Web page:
It Will Happen


My dad graduated from high school in 1931 and was a union member his whole working life.  I have no idea if he ever participated in any strikes or other actions against an employer, but I do remember that he was an ardent union supporter.  As an aside, my dad believed that FDR saved the country.

From 1890 to about 1940, a fifty year period, there were many, and when I say many, I’m talking in the order of many hundreds,  labor-management battles in the United States.  One would have to be a labor-management historian to have a good handle on the subject.

Management, the owners, typically had the upper hand.  The authorities came to help management when ever there were any difficulties with labor.  The police would crack heads and arrest people and if the situation appeared to be getting out of hand, the governor would order in the National Guard.  

People actually died fighting for what we refer to as ‘normal’ today.  The forty hour work week.  Eight hour days. Weekends. Overtime.  Paid vacation.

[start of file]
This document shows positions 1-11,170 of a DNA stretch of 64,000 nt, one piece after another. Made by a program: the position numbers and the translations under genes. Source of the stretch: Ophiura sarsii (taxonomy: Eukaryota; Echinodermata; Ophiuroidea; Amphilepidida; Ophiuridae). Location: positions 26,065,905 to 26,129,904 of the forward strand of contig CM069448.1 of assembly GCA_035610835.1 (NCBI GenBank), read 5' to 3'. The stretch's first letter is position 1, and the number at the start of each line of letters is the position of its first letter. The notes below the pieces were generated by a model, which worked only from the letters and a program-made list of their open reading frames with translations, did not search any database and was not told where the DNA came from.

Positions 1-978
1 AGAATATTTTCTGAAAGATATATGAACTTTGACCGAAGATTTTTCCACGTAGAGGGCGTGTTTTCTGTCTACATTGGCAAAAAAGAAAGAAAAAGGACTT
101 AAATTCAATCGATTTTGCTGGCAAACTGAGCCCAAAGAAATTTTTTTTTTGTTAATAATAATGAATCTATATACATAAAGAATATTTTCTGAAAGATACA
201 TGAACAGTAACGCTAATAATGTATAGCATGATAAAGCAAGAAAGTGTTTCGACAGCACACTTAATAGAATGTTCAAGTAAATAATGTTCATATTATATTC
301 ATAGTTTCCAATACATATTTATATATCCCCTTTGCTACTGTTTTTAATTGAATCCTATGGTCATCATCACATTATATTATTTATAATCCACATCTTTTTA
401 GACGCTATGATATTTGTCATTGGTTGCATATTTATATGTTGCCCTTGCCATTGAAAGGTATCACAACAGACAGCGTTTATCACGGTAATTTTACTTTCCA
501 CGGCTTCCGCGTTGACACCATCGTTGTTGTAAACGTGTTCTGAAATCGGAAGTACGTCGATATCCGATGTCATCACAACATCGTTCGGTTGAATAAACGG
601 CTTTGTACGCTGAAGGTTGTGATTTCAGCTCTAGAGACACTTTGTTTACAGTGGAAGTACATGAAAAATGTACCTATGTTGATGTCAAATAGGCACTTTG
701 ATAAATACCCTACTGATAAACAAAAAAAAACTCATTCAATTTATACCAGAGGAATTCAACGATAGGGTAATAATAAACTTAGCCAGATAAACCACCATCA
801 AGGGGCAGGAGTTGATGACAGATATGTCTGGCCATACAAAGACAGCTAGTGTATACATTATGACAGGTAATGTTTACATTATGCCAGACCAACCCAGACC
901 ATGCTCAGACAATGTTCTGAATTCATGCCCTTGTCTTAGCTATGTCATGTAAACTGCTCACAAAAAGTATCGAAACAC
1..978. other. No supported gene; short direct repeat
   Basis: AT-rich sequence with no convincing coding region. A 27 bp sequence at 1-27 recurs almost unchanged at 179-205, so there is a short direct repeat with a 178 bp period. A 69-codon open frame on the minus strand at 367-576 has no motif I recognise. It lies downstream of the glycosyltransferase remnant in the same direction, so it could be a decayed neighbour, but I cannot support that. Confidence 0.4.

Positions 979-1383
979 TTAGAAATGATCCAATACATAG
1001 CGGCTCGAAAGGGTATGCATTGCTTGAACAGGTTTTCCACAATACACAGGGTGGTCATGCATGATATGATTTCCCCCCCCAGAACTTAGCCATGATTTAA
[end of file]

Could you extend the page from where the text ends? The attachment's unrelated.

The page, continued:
There is one and only one reason the workers got those five benefits in the last graph.  And it certainly wasn’t because the owners were grateful for all the hard work their employees performed.  No, those concessions were wrung out of management because labor stoppages were very costly and had a negative effect on profits.

Hey, I am not even suggesting, much less advocating any kind of violence.  But right now it would appear that all the protests in Madison were a waste of time.

People such as the Koch Brothers are not going to yield until some type of citizen action not only hurts their bottom line but threatens to put a prolonged hurt on the bottom line.

Quoting from There is Power in a Union  by Philip Dray (p 439), “Like the coal strike of 1902 and the New York garment worker’s uprising of 1909 – 1910, the outcome of the Minneapolis labor crisis came to rely in part on the willingness of wealthy stakeholders who, while remaining out of the thick of the fight, nevertheless had substantial motivation to avoid permanent disruption to commerce.”

I do not know what the future holds, but six months ago, the protests of tens of thousands of people in Madison would be considered unheard of.

More and bigger and probably longer sustained will be necessary before the wealthiest one-tenth of the top one-percent yields.  

But. It. Will. Happen.

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